Nysha Recent News

Does Sound Therapy Work?

February 26, 2017        

By Mendy Hecht, Hamaspik Gazette

The Gazette Looks at the School of Alternative Medicine—and the Big Questions Beneath

“One of my clients, a girl with Down syndrome, was not able to read.  Mom took her for this therapy and she started reading,” read the internal Hamaspik e-mail.

“I also personally know of a close family member with ADD who was helped tremendously by doing this sound therapy… Would you write about it?”

That’s how sound therapy was brought to the attention of the Gazette by a Hamaspik Medicaid Service Coordinator (MSC)—and as such, the Gazette did some research into the basic facts into this school of alternative medicine.

But first, a preface.

There are many types, philosophies, schools and treatments of alternative medicine—but they all have several general definitions in common:

  1. They are not (at least not yet) scientifically proven to work.

  2. They are largely considered by mainstream medicine to not work.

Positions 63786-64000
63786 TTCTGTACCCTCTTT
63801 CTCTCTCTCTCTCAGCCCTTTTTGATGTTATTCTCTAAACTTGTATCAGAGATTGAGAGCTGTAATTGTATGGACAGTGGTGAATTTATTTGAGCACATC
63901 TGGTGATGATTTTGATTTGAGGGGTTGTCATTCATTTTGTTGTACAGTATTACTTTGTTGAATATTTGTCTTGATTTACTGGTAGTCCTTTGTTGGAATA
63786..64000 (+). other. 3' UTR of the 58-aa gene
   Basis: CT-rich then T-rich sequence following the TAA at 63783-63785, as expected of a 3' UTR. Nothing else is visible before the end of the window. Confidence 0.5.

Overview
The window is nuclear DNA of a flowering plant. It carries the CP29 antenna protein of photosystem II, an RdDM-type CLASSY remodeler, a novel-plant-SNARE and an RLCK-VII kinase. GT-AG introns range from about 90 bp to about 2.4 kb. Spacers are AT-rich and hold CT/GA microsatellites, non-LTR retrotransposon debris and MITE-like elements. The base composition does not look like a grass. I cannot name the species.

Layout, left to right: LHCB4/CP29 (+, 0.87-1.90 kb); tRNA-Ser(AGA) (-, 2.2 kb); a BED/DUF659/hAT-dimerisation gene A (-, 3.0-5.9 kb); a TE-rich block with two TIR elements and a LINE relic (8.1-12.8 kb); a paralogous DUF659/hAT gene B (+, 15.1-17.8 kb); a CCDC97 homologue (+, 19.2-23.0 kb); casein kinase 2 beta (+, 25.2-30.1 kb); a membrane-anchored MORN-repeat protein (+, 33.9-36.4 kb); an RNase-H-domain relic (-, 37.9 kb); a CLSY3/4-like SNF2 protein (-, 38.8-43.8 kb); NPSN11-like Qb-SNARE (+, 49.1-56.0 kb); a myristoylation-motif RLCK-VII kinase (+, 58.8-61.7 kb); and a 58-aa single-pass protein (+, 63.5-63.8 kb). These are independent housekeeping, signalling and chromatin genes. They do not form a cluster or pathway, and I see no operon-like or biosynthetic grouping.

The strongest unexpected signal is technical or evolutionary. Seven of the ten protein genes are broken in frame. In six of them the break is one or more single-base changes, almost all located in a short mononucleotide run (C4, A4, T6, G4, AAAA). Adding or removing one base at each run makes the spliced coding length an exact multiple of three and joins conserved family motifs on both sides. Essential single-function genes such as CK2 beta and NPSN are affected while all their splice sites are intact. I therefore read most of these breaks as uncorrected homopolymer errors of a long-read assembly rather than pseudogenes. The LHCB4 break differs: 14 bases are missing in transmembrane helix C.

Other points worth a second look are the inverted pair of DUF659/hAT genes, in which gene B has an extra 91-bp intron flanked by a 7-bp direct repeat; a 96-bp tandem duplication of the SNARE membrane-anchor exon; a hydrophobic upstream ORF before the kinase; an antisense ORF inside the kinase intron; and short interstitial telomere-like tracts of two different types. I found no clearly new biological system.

3. Practitioners tend to “conspiracy-theorize” that mainstream medicine doesn’t want the public to know that they work.

  4. They have many adherents, often friends and relatives, who testify that they work.

  5. They work for those who believe they work (and not for those who don’t).

Among these are acupuncture, aromatherapy, chiropractic… and sound therapy.

What exactly is sound therapy?

Sound therapy is an alternative school of medicine that believes that problems in the ear affect quite a few other problems than hearing, and that by treating the ear, quite a few other problems can be solved, too.

According to sound therapy, the ear is the body’s primary sensory organ.  Sound therapy believes the ear is critical not just for hearing, but for the brain’s overall ability to process information (primarily sound), to learn, and even to maintain body balance and posture.